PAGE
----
Let’s be honest here. We know we have a two-tier system in education staffing: teaching and non-teaching. Teachers are paid more than support staff, and have better terms and conditions, recognition, career paths, professional bodies and standing. Let’s also acknowledge that teachers will have far more direct impact on children’s educational outcomes than anyone else. 

But that doesn't mean that our approach to school staffing has to be an either/or option. Nor should it mean that every school treats its support staff as second-class citizens. Some headteachers have established a truly equitable community of professionals, where every member of the team is valued for the role they play. But not all. 

And it isn’t just a school-wide issue. Far too many times, Department for Education literature refers to “teachers”, completely forgetting to acknowledge any of the other professionals who work in schools. 

In actual fact, there are more adults in our schools who are not teachers than those who are. The School Workforce in England census for November 2019 stated that, of the 945,805 adults who worked in England’s schools, more than half were not teachers. 

Teachers are the minority

That’s a startling fact: teachers are in the minority of school workers. More than 52 per cent of education workers are carrying out roles that support children and education in ways other than classroom teaching. Yet representation of those professionals in the wider education sector is abysmal.

Setting aside pay and conditions as a bigger battle for another day, how often do we see panels of education experts where school business leaders are represented? As the lead professionals in school funding, HR, health and safety and operation, they might bring useful and vital insights into those areas of national discussion. It’s an astonishing lost opportunity.

What am I asking for? Certainly not a magic wand that fixes everything. Not fair pay, equitable treatment or equal representation for support staff on the panels, committees and boards that preside over our education system. That would be ludicrous. Education is about teaching, and all those who value our education system know that without an absolute focus on high-quality teachers, teaching and educational standards, the rest of it has little purpose.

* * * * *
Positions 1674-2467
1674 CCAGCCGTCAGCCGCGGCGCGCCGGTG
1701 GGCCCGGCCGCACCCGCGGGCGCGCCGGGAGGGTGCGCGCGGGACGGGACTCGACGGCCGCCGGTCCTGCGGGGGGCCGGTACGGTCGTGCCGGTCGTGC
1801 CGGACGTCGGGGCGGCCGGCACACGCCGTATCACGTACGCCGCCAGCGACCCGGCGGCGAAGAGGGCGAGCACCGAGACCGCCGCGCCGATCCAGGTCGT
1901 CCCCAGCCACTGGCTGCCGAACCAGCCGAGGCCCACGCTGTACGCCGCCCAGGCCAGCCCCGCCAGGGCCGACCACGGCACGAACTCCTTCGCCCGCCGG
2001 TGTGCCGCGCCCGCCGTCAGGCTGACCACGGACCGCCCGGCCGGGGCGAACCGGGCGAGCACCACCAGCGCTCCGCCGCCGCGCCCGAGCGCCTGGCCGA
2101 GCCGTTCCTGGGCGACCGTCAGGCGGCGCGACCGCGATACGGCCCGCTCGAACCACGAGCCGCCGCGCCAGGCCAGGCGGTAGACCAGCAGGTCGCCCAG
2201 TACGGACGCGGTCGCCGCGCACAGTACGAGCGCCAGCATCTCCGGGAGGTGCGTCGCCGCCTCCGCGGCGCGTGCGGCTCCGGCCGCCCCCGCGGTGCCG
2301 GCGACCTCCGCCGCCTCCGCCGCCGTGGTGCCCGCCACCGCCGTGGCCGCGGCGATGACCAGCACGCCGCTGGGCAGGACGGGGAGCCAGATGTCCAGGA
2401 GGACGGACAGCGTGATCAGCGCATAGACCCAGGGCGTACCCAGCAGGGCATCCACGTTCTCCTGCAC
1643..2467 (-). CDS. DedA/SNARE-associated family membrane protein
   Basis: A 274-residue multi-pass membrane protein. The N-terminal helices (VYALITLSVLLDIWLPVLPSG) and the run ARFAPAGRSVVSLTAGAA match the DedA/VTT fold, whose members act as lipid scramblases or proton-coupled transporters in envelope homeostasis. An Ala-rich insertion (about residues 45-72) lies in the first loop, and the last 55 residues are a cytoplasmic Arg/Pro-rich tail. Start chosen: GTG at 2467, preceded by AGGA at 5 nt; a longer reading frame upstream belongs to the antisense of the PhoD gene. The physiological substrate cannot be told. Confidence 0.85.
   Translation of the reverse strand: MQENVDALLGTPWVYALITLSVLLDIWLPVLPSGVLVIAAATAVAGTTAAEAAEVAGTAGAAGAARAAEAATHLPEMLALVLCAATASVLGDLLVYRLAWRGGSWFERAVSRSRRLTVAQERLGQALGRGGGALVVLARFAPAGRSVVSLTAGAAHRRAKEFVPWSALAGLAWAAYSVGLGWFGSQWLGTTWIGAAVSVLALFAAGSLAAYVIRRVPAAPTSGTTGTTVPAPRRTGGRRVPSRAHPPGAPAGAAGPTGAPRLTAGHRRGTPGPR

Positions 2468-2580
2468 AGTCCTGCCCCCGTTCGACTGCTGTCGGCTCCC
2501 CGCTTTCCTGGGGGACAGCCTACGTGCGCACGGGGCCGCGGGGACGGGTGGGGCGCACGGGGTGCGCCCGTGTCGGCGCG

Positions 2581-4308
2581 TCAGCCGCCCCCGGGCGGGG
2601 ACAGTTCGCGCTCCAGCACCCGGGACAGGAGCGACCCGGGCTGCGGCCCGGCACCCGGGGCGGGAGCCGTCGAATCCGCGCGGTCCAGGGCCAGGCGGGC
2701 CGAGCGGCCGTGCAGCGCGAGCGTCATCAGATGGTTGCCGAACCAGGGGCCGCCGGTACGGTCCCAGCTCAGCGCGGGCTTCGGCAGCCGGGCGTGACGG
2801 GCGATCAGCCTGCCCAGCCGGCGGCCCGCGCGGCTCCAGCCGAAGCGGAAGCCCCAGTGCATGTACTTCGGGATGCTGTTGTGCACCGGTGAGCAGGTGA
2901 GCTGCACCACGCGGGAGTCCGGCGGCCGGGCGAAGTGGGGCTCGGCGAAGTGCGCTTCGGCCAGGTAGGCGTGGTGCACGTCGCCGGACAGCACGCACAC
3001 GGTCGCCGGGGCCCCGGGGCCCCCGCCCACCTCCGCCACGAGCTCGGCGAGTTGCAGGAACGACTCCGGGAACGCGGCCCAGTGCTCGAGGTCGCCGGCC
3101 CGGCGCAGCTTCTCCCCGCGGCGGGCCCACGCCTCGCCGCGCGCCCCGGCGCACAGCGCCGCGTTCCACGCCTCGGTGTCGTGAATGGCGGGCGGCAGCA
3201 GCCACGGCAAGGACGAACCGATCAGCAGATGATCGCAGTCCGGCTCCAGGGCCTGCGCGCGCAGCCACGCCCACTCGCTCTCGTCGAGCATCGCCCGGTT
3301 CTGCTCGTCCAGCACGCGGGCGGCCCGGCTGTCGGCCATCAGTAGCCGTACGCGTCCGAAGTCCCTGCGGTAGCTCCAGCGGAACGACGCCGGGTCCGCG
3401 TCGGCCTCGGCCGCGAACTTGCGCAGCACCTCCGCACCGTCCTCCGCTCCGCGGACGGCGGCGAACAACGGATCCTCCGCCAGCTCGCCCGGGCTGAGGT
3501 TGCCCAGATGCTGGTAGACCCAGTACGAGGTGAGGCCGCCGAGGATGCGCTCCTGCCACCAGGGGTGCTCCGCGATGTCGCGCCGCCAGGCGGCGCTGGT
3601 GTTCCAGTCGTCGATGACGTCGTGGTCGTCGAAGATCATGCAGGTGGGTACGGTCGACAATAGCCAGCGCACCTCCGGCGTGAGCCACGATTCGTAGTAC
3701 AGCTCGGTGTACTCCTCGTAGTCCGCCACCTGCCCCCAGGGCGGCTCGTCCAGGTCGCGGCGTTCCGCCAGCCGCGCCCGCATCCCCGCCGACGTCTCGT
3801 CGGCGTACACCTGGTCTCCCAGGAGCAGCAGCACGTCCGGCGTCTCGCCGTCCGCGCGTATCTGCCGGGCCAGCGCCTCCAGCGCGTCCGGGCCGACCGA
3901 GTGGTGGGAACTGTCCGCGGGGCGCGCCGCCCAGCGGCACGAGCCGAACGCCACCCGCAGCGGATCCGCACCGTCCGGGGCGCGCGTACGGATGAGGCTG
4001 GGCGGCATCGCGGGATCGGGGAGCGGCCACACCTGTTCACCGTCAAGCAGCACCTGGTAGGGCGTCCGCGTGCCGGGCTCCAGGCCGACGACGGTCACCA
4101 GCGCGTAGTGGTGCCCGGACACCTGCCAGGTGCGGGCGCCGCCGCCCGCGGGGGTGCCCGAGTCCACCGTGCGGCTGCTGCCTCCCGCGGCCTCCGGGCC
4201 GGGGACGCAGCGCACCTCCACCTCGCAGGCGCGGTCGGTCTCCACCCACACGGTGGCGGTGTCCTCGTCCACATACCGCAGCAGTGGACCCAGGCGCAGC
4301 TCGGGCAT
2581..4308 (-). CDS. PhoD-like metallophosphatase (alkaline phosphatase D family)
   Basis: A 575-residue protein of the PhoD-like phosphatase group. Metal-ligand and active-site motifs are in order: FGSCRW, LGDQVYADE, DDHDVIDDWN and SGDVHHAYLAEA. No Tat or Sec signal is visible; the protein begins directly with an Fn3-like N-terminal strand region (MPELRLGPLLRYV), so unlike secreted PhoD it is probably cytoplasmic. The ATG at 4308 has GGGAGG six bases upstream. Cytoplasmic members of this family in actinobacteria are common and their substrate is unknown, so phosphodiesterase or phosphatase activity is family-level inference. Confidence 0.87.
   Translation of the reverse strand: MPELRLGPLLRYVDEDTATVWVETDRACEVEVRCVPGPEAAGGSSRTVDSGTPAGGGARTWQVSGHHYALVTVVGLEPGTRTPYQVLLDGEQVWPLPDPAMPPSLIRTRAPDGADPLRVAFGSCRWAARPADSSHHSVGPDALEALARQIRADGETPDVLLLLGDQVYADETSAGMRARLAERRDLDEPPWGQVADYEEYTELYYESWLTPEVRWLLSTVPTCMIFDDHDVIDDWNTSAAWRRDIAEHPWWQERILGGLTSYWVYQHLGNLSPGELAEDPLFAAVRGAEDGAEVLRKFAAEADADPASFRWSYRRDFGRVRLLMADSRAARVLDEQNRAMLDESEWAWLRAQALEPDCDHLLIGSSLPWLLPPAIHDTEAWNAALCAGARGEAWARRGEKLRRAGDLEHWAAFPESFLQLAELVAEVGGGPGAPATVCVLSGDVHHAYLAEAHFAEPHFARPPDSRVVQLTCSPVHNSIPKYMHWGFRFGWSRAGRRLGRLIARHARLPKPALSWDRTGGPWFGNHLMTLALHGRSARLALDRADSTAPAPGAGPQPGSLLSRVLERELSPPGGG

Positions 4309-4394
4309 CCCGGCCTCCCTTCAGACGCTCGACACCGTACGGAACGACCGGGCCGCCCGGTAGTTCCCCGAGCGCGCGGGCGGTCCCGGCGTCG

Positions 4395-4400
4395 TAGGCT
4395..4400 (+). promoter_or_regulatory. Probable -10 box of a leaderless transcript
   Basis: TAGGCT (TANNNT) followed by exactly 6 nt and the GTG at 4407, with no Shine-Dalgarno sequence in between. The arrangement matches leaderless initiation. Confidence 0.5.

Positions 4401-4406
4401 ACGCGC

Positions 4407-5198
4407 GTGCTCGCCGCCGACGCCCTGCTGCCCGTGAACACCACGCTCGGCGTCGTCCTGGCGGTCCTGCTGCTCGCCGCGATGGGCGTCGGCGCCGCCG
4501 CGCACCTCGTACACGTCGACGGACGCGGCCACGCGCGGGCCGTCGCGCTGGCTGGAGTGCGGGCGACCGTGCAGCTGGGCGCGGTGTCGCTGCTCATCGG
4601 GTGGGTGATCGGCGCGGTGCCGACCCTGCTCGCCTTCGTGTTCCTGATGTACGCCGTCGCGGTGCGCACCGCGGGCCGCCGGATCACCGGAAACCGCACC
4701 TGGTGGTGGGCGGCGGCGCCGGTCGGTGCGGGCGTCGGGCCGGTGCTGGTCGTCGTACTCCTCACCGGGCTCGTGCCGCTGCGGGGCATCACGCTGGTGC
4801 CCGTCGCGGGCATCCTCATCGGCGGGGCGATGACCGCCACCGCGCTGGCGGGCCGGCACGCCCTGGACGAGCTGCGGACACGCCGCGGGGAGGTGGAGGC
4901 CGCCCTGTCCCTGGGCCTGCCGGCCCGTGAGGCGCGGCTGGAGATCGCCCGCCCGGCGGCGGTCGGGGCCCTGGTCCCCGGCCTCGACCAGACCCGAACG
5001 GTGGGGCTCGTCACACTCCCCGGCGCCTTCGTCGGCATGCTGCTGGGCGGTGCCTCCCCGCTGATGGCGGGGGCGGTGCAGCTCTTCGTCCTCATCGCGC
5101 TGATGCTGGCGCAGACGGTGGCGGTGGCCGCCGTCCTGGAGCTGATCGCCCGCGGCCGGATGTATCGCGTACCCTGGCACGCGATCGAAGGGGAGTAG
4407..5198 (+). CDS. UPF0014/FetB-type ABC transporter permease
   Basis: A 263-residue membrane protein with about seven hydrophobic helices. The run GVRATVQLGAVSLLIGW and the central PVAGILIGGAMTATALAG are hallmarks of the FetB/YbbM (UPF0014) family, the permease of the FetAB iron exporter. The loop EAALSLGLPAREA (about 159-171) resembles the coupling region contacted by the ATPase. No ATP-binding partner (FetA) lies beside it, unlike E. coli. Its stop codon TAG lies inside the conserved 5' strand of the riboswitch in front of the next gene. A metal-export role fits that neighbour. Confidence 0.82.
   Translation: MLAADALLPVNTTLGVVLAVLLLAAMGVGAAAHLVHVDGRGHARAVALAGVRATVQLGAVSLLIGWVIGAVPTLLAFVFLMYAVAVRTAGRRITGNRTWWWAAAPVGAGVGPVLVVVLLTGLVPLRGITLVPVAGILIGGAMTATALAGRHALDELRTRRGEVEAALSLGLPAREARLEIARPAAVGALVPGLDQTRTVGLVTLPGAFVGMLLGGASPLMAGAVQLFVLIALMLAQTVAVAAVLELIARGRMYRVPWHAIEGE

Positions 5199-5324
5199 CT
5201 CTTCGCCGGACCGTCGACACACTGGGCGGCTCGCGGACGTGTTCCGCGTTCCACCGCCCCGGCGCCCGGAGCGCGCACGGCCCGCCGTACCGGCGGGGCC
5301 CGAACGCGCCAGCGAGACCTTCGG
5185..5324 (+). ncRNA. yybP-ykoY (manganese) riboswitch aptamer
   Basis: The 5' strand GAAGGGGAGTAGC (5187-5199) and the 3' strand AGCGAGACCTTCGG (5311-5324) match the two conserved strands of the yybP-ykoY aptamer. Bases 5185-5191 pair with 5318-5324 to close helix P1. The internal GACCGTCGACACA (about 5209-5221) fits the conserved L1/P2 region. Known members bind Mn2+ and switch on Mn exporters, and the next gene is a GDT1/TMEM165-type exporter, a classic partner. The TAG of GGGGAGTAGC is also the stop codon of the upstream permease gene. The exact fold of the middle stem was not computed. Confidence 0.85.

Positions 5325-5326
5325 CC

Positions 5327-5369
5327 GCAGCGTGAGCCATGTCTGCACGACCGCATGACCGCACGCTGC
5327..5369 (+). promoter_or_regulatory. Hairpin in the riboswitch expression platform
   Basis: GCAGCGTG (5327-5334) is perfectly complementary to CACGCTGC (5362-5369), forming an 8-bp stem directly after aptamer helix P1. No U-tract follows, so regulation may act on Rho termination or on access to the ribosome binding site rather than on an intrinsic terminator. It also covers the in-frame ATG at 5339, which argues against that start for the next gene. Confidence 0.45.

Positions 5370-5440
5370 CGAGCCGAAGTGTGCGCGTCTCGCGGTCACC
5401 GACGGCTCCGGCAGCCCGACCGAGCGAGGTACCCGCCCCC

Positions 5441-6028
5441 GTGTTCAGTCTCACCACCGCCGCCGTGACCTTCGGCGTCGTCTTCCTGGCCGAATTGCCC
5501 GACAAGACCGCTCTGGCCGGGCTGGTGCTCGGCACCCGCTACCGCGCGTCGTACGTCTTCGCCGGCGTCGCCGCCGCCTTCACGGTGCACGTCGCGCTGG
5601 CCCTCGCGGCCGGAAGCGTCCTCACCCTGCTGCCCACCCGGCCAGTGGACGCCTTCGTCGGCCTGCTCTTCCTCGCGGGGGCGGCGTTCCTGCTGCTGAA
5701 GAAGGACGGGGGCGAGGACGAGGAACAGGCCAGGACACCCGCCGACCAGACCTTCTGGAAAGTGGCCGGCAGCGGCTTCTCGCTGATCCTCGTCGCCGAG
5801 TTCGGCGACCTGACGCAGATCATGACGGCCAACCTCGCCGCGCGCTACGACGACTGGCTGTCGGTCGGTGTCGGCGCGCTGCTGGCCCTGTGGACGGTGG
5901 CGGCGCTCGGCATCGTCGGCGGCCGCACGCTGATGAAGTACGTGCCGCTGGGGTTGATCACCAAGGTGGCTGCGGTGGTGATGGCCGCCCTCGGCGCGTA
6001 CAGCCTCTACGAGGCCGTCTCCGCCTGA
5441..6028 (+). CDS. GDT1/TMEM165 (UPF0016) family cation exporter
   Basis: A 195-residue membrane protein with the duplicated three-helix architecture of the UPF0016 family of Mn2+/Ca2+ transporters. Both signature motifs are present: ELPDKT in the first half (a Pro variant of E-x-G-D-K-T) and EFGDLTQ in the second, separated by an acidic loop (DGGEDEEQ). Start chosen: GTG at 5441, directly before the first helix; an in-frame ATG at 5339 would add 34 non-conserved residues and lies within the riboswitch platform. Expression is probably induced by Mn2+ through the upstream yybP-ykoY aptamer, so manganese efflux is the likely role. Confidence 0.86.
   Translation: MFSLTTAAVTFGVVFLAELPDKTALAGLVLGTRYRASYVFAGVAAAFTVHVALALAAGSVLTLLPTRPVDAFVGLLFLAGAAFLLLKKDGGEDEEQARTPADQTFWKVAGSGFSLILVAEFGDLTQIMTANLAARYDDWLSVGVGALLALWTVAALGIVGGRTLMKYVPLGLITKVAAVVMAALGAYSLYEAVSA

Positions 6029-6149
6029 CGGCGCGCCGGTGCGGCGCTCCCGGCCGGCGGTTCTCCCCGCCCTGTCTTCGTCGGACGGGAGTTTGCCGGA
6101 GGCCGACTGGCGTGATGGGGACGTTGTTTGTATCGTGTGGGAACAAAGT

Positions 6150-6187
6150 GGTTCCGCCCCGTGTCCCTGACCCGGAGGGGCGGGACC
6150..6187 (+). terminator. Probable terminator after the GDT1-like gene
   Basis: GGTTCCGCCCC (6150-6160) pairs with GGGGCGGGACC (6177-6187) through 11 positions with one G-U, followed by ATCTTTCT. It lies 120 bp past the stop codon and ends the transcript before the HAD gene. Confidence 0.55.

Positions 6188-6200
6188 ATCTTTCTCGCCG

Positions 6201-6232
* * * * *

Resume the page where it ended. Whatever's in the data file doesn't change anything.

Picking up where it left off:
But what I am asking for is one seat. One seat on the panel, when the subject is something that is not purely pedagogical. One seat around the SLT table for the person tasked with funding and resourcing our strategic plans and ensuring their compliance. One seat on the sector councils, review bodies and focus groups to represent that 52 per cent. 

I’m asking for a conscious consideration of the language we use around our staff body. For training sessions to be signposted to all who might benefit from them, and for development opportunities to be open to all who might have relevant experience and skills, regardless of QTS. 

And, if you are the headteacher who will walk up on stage on 1 September, don’t stint on the support you give to team T: they deserve every bit of it. But keep Team S in mind, and see if there is room for them to shuffle their chairs over to the other side of the gangway.

We are all working in schools for one aim: to support our children in the very best way we can. Please embrace everyone in our school workforce. Give them the chance to offer their professional expertise wherever and whenever they can.

Hilary Goldsmith is a school business manager in the South of England

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Hilary Goldsmith